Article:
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February 5, 2009 8:20 AM   Subscribe

Thelonius Monk's advice to Steve Lacy (as transcribed by Lacy)
posted by ericbop (24 comments total) 27 users marked this as a favorite

 
I dig it.
posted by cimbrog at 8:25 AM on February 5, 2009


"It must always be night, otherwise they wouldn't need the lights."

- My new quote.
posted by rageagainsttherobots at 8:25 AM on February 5, 2009 [1 favorite]


Eponysterical.
posted by Joe Beese at 8:28 AM on February 5, 2009


"Make the drummer look good". This has to be the absolute best advice I've ever heard.

Don't ignore the people who are the foundation of your group in favour of the people getting all the limelight and attention; without a foundation, a house falls down.

If Theolonius Monk wasn't my hero before, he is now.
posted by LN at 8:47 AM on February 5, 2009 [3 favorites]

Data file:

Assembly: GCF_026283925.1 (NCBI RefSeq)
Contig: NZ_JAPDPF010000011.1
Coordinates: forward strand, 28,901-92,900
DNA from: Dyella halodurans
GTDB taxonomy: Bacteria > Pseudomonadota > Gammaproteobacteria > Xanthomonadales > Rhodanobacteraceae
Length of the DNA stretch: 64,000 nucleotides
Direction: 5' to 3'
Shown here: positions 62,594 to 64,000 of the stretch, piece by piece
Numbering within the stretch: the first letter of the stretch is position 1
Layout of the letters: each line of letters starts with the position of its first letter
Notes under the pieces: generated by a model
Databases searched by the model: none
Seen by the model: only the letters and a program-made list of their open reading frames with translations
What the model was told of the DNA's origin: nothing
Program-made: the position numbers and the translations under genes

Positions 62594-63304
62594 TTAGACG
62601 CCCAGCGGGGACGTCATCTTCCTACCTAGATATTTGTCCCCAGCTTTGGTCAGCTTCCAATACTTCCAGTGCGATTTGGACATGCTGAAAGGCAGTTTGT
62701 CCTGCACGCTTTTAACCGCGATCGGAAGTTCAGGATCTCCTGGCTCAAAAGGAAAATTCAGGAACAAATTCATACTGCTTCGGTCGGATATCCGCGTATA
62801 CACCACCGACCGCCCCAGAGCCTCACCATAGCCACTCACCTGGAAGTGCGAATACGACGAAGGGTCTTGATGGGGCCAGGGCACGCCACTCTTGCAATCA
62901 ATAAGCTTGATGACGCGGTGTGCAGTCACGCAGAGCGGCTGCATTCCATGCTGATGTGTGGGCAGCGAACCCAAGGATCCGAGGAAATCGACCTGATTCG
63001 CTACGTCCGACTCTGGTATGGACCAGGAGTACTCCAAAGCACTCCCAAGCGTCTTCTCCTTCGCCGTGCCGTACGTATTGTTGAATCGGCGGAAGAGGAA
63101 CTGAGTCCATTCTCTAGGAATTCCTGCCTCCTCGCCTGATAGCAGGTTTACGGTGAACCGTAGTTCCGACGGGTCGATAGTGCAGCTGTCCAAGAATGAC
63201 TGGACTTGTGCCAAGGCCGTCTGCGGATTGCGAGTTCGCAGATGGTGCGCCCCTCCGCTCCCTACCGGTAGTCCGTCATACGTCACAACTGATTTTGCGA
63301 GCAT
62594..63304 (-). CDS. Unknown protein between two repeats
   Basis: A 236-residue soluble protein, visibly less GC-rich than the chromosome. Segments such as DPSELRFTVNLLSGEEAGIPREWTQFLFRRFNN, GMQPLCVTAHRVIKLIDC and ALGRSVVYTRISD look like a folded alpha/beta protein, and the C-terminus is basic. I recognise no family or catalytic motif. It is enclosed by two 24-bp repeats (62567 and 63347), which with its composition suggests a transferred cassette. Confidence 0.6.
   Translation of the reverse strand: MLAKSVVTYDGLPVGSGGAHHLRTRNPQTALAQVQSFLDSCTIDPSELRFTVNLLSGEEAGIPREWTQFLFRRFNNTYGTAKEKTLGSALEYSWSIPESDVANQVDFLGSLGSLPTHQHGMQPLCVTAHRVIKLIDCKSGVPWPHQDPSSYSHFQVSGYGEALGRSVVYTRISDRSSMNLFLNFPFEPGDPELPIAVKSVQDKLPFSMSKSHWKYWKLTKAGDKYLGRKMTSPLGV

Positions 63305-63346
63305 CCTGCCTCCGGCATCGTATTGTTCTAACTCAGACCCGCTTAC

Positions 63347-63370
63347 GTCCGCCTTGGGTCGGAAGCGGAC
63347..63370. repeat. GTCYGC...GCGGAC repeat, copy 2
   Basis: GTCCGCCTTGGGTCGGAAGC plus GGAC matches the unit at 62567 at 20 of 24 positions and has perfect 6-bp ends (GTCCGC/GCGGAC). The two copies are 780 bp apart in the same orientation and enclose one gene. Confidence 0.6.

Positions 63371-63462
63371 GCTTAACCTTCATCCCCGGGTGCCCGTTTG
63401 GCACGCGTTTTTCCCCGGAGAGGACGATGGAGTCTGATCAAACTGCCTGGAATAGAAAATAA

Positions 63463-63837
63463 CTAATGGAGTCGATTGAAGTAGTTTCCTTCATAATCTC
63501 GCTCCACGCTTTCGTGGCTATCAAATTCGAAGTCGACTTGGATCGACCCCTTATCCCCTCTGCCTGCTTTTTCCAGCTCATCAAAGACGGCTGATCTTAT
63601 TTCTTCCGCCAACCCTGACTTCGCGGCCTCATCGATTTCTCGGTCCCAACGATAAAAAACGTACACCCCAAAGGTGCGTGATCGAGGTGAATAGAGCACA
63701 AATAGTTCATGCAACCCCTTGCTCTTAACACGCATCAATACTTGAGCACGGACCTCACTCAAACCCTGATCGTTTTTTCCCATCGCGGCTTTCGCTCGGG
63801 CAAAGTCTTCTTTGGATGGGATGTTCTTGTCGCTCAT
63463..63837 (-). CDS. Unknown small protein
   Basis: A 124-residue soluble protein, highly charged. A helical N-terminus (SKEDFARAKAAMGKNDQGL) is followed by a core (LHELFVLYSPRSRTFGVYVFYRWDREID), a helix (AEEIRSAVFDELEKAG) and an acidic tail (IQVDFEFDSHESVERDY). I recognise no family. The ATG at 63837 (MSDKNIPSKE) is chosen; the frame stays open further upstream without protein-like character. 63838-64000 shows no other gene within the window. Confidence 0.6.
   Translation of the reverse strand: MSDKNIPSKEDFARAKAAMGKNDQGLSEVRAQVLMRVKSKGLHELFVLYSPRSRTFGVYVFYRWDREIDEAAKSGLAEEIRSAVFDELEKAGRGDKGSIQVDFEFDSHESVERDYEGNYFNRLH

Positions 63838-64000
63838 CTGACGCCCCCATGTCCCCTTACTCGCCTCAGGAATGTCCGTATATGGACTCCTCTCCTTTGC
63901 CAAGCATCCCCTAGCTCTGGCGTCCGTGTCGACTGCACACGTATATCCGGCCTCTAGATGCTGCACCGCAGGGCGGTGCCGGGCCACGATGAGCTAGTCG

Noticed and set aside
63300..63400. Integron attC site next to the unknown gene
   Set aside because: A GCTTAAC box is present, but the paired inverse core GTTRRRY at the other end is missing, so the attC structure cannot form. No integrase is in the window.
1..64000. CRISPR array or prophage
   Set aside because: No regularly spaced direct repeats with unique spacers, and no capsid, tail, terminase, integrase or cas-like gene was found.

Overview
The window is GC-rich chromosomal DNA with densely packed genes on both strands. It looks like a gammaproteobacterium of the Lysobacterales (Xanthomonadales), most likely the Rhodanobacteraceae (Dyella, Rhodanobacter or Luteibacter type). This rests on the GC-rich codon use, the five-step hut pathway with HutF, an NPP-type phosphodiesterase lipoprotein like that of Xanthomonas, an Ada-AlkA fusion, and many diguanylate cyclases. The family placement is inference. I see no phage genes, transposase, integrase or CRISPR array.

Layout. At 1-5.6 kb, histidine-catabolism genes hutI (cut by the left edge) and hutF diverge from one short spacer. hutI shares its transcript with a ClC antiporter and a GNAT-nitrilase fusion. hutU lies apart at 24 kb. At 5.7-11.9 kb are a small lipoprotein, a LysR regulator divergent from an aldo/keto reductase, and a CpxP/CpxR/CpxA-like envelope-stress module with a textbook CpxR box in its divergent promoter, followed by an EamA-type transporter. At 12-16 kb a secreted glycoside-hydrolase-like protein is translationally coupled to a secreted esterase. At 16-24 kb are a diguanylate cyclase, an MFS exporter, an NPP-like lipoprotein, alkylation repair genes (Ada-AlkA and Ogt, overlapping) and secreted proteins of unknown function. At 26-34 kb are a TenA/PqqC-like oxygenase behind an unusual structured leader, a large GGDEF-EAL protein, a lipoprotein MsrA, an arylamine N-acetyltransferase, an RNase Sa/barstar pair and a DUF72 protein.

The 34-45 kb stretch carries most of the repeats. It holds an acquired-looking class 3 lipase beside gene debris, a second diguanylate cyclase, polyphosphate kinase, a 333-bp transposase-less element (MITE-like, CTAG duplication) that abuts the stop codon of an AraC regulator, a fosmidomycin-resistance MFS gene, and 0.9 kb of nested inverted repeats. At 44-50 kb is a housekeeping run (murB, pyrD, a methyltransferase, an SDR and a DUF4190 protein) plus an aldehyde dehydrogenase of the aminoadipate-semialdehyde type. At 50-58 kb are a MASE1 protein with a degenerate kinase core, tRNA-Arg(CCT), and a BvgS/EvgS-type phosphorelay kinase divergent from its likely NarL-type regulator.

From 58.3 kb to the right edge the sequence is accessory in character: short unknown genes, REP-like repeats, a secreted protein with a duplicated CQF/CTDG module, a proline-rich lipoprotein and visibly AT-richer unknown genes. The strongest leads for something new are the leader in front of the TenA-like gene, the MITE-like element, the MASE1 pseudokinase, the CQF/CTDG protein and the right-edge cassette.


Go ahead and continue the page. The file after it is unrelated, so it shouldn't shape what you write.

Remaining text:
Interestingly, Pynchon quotes Monk on the first page of "Against the Day" with this:

"It's always night, or we wouldn't need light."
posted by Glow Bucket at 8:54 AM on February 5, 2009 [2 favorites]


I saw Monk and his group once, at Village Vanguard... god knows the year (I was about 19-20). He was playing energetically toward the treble end of the keyboard, and slipped off the bench ! People in the audience were agog. Mutterings about drugs. THen, at the intermission, he peed in the next urinal to me, and all this night I felt that he was a human, a grown man, a force, that I would not "feel" or "understand" at my current level of awareness. I left that nite just knowing that I had seen him.... the "hearing" part seemed even less important at that time. He seemed to me on a different plane, another space, you name it. ... Charlie Rouse played brilliantly that nite.
posted by yazi at 8:55 AM on February 5, 2009 [3 favorites]


It goes without saying that Monk was an incredible genius who was underappreciated for too long, but let me give a shoutout to Steve Lacy, who still isn't sufficiently appreciated for his own greatness and who was one of the few people who could consistently play Monk well (i.e. putting his own slant on it without its ceasing to be Monk). Check out his Monk recordings, especially Reflections, one of the most beautiful things ever set to vinyl whatever the kids are playing music on these days.